Jochen Zeitz
Flickr: Fortune Live Media

Looking at Harley-Davidson CEO Jochen Zeitz's Seriously Impressive Career

Imagine being the CEO of Harley-Davidson.

Granted, that's going to require a great big stretch of the imagination, because that's not even a role many of us can even visualize. The motorcycle manufacturer has been such a long-standing worldwide institution that the mere hog enthusiast is just a speck of dust in the empire created by the brand.

That being said, Jochen Zeitz, President -- new CEO, and Chairman of the Board of Harley Davidson, Inc. -- seems like a pretty interesting chap. He hangs out with Sir Richard Branson. He wrote a book with a Benedictine monk. He founded a museum of contemporary African art. When the press describes him as a "Renaissance Man," they're not just stretching for attention. The guy has pretty much done it all.

But, where did he come from?

From "Acting CEO" to Actual CEO Jochen Zeitz

When former CEO Matt Levatich stepped down from his role, it left a void in the Milwaukee, Wisconsin-based motorcycle maker's hierarchy.

Then serving as a Harley-Davidson board member and Chair of Harley-Davidson's Brand and Sustainability Committee, which he established in 2011, Jochen Zeitz stepped into the role of "acting President" and "acting chief executive officer." Shortly after, these acting roles became permanent, and it was announced that Zeitz would officially fill the extremely official roles of President and CEO of Harley-Davidson, Inc., and Chairman of the Harley-Davidson Board of Directors.

Given that we're in a time where a global pandemic has impacted motorcycle sales, and many motorcycle manufacturers are scrambling to figure out how to make new motorcycles, new products, and attract new riders, Zeitz appears on the scene at a very pivotal moment in history.

So, Is He Up to the Job?

Have you ever heard of an athletic brand called PUMA? They've got a pretty cool story that deserves telling, but this is an article about Harley-Davidson motorcycles. Suffice to say, they were a very big deal, until they were not. In fact, they were on the brink of bankruptcy when Jochen Zeitz stepped in as Chairman, CFO, and CEO of Puma in 1993. Only 30 years old at the time, Zeitz was the youngest German businessman to hold the CEO title.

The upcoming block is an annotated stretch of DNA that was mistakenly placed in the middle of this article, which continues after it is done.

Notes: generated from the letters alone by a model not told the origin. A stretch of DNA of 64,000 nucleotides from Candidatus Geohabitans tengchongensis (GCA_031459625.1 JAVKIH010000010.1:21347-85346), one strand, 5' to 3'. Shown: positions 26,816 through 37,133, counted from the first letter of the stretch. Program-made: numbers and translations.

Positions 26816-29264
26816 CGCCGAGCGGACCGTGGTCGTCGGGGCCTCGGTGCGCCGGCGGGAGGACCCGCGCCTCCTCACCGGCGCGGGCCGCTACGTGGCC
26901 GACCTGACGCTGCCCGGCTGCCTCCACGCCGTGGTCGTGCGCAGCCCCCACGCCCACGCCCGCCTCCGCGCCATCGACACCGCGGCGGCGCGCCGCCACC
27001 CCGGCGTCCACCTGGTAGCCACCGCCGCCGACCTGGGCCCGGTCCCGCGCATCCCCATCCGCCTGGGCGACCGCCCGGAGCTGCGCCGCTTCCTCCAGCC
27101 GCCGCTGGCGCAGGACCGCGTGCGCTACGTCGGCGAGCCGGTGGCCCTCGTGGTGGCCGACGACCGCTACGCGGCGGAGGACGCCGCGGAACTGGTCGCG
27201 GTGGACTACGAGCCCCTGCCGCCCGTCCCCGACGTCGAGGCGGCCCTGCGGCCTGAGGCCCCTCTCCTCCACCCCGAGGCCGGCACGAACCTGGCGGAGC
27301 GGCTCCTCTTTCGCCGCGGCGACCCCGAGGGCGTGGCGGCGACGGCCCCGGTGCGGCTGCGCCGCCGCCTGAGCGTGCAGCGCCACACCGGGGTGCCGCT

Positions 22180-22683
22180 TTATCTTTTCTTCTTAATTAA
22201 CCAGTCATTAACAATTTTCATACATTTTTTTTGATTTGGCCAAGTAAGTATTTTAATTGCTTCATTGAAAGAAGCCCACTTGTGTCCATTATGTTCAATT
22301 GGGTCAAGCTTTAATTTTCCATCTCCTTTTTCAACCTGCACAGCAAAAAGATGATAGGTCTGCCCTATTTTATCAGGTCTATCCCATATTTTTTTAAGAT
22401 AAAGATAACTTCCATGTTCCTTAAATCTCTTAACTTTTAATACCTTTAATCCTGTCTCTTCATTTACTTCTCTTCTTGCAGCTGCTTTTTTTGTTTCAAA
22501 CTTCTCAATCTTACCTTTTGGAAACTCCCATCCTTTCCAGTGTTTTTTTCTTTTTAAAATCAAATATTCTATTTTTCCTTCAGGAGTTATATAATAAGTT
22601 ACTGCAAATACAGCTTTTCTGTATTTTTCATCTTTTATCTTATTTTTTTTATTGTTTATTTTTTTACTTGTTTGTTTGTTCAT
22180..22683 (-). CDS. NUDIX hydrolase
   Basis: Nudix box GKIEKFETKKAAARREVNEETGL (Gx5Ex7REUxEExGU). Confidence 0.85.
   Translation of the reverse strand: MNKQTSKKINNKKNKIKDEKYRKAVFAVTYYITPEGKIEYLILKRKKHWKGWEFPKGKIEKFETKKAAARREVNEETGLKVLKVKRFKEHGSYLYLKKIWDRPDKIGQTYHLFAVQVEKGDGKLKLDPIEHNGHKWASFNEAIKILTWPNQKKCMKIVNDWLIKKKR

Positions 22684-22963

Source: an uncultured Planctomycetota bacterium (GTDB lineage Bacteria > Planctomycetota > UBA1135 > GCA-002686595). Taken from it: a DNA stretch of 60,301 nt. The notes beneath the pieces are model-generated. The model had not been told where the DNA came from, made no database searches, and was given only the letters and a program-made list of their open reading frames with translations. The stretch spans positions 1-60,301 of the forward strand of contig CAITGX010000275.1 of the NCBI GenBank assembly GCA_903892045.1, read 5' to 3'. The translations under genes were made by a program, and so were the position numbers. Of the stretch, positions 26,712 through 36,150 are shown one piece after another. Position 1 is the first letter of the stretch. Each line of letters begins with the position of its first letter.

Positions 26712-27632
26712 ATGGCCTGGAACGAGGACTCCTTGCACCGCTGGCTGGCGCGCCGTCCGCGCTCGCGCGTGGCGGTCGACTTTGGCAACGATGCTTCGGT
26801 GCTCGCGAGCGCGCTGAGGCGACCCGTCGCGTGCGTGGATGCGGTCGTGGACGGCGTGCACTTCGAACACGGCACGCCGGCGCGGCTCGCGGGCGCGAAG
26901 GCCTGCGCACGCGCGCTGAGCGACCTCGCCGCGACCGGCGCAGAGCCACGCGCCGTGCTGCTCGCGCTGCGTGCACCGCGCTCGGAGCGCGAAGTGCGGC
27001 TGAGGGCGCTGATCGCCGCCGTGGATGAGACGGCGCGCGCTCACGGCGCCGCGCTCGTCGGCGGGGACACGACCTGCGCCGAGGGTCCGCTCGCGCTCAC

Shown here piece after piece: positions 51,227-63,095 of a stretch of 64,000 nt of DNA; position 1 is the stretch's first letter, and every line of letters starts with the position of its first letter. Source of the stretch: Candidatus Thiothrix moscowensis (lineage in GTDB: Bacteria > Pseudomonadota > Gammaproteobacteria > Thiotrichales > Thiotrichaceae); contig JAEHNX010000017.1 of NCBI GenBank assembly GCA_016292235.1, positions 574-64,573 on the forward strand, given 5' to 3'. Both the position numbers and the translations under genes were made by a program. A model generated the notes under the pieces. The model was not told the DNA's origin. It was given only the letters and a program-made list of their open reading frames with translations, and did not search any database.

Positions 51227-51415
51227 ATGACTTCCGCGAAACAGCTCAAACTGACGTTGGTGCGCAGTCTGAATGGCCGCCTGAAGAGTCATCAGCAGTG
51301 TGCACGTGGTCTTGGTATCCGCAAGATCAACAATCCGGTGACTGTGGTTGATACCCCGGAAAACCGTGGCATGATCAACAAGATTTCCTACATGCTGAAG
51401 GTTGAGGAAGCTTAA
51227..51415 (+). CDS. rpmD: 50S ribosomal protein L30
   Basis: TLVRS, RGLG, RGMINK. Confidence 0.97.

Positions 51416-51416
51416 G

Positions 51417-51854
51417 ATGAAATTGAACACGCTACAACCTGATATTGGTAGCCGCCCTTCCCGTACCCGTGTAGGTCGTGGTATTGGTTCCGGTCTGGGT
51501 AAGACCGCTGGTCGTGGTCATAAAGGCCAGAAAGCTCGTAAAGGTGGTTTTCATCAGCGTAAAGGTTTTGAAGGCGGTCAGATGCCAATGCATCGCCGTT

What was probably a "Hail Mary" move in the business world actually paid off very well. Zeitz vacated the position of CFO in 2005, but stuck around as CEO until 2011. In that amount of time, PUMA became one of the top three sporting good brands in the world, with a 4000% share price gain reported between 1994 and 2007, when the company was acquired by luxury goods company Kering.

To the average bystander, that seems to be a pretty impressive track record.

Ethics and the Environment

Interestingly enough, the new CEO of Harley-Davidson is super big into ethics and sustainability.

He created a program at PUMA in 2008 to encourage honesty and fairness in all business relationships and transactions.

In 2011, Zeitz announced the creation of PUMA's Environmental Profit & Loss Account to add accountability to the concept of sustainability. This led to his role as Chief Sustainability Officer for Kering after the acquisition.

With his buddy Sir Richard Branson, Jochen Zeitz created the B Team, a global non-profit initiative designed to encourage human rights, sustainability, and responsibility for the environmental impact of business practices.

His personal philanthropic foundations include the Zeitz Foundation for Intercultural Ecosphere Safety, and he maintains 50,000 acres of wildlife habitat in Kenya. He's also the founder of The Long Run, a collection of eco-based tourism destinations that provide protection for 21 million acres of land, over 750,000 humans and their communities, and over 30,000 plant and animal species. Clearly, this guy is very interested in what's going on with the environment.

There are some who feel the juxtaposition of a rip-roaring Harley-Davidson hog and an environmentally conscious German businessman are a strange match, but it seems very unlikely that the motorcycle maker would have made this transition without very good reason. After all, it seems the age of electric vehicles -- including electric motorcycles-- is upon us now, so it makes sense that someone with Zeitz's skill set would be on board to usher in this new age.

Of course, only time (and hard core Harley enthusiasts) will tell for sure.

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